It was total silence as I walked down the halls. Not a noise could be heard; not a person was awake. The chapel, which was entirely dark, was little more than a tiny room filled with eight or nine chairs and a table by way of an altar. I sat there, praying what must have certainly been the strangest and clumsiest prayer imaginable. I could find no words to express myself to heaven, so I only begged God to observe my heart, and take pity on all the prayers that were there to be found in ineffable form. My mind was baffled when I tried to imagine what sort of good I was requesting for my father at that hour, so I simply prayed that whatever good comes to men in the moment of death, and thereafter, might come to my father. It was a pathetic prayer, but I had no other then. I sang a little song, which I often sing by way of prayer, and I remember that for some reason the words sounded clearer and more harmonious than they usually do.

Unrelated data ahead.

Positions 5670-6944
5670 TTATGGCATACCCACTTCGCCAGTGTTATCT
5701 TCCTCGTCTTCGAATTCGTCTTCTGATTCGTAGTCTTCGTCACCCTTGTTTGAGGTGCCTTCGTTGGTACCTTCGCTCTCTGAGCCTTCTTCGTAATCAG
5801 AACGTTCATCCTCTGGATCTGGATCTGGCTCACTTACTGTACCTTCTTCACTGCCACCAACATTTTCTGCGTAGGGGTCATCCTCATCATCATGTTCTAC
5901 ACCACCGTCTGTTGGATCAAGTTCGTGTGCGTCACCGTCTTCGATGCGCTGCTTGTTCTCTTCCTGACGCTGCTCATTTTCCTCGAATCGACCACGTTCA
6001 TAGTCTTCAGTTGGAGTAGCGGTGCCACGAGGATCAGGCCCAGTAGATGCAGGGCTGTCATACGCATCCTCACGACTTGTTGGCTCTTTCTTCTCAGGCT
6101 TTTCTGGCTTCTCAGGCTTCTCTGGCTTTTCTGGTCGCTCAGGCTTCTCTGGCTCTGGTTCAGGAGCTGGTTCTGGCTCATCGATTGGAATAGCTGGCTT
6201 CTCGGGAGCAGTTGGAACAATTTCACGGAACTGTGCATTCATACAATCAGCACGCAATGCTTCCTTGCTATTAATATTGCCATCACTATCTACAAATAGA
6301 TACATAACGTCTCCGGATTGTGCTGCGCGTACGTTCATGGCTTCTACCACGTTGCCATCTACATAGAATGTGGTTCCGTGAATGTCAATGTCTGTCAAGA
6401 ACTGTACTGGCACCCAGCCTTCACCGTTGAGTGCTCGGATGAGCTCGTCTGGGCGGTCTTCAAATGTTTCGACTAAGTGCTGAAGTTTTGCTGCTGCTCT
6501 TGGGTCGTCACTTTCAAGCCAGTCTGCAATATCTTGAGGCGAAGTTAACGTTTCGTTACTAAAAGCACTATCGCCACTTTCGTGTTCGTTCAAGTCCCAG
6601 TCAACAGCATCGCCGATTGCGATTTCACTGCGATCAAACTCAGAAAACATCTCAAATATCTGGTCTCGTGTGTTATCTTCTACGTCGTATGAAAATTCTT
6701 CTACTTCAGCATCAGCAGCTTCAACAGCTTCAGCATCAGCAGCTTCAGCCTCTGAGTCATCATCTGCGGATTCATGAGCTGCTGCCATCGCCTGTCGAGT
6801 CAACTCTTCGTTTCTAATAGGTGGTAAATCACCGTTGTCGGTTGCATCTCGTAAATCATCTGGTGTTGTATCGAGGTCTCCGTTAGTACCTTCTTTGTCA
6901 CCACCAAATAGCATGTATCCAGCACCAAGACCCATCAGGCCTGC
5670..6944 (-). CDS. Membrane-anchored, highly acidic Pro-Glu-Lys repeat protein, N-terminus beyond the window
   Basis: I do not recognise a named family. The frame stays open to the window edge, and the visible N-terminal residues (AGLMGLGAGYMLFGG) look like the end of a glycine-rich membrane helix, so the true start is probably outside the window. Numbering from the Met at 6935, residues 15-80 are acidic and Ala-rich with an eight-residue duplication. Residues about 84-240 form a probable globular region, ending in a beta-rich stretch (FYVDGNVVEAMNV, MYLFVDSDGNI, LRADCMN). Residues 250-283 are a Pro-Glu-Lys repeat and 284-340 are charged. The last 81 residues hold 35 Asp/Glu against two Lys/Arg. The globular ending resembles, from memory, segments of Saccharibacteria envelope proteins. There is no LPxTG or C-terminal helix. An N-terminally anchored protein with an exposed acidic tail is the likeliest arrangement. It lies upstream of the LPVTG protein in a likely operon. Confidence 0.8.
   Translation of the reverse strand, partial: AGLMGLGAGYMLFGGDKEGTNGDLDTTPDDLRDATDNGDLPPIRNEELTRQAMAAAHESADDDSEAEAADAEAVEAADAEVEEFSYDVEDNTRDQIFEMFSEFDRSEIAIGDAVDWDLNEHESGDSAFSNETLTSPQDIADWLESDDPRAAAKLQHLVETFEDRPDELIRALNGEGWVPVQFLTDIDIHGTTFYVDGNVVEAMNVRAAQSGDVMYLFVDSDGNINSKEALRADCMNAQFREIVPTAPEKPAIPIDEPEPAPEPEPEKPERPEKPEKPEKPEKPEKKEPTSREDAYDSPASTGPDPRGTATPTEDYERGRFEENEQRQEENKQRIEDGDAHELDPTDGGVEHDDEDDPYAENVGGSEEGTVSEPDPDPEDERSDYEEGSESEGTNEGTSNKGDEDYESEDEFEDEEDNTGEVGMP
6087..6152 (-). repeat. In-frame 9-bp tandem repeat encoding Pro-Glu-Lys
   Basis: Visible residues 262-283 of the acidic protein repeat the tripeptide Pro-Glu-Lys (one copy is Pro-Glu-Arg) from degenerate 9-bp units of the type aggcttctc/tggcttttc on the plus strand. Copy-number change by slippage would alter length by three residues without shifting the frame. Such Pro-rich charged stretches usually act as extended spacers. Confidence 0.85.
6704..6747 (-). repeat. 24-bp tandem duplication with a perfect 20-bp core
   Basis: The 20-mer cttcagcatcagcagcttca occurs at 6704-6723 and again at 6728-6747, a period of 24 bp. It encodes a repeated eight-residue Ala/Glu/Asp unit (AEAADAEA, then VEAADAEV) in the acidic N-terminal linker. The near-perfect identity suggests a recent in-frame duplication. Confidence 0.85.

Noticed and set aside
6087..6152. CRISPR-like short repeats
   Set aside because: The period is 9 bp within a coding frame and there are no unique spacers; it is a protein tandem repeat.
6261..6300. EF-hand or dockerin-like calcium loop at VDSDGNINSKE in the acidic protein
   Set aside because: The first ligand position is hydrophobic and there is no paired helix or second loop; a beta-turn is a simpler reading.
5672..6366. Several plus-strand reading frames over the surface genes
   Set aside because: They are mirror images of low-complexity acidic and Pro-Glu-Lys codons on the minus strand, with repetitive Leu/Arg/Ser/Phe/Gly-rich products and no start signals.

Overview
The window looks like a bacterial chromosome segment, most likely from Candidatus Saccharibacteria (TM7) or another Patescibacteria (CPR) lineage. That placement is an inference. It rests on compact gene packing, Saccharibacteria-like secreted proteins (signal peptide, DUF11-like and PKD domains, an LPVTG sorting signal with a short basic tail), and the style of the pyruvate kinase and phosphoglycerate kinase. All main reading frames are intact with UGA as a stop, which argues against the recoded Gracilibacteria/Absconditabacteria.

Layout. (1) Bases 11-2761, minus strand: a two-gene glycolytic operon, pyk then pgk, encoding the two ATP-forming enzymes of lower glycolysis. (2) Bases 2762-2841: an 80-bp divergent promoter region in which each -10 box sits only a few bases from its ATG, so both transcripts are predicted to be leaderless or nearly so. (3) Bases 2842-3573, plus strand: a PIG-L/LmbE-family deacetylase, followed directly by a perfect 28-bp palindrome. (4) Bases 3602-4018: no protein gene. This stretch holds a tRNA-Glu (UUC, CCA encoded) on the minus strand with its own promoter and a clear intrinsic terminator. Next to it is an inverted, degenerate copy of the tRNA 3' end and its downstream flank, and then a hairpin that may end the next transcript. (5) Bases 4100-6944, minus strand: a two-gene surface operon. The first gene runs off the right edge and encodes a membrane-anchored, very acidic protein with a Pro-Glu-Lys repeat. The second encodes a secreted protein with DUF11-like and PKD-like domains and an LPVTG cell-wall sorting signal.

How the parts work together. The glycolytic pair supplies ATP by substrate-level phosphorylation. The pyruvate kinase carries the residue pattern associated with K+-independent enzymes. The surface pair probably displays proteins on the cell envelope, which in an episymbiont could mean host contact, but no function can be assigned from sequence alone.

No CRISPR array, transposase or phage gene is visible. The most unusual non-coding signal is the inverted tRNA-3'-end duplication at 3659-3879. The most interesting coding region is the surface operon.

I was not away for more than five or ten minutes. I returned to the room, stopping first in the bathroom (which was located inside the room) to relieve myself. When I emerged, I noticed for the first time that the grating noise of my father's labored breathing could not be heard any longer. I kneeled over his bed. His eyes were half-closed. I thought I saw his hand move slightly, and his jaw twitch, but I am not certain; otherwise, he was still. His color had changed, grown paler. I whispered to him, “Dad, Dad.” There was no answer. I nudged his arm, lightly at first, then harder, and harder. He did not respond. I stared carefully at his mouth and at his chest; no breath came in or out. He was dead. At the instant that this realization dawned upon me, I was like a paralyzed man. Aflood of emotions rushed into my head at once: relief that he was past his suffering (and that I was done with my vigil), astonishment that the thing I had feared the most had now come to pass, pity for the decimated form that I now saw lying in front of me, confusion as to the meaning of what was taking place, and the hard, inexorable knowledge that I had looked for the last time in my life on the living form of the man who was my earliest playmate, who was my favorite companion in conversation, and who lent a thousand shades to my character. It lasted just a moment; then the tears came: violently, debilitatingly, for a very long time.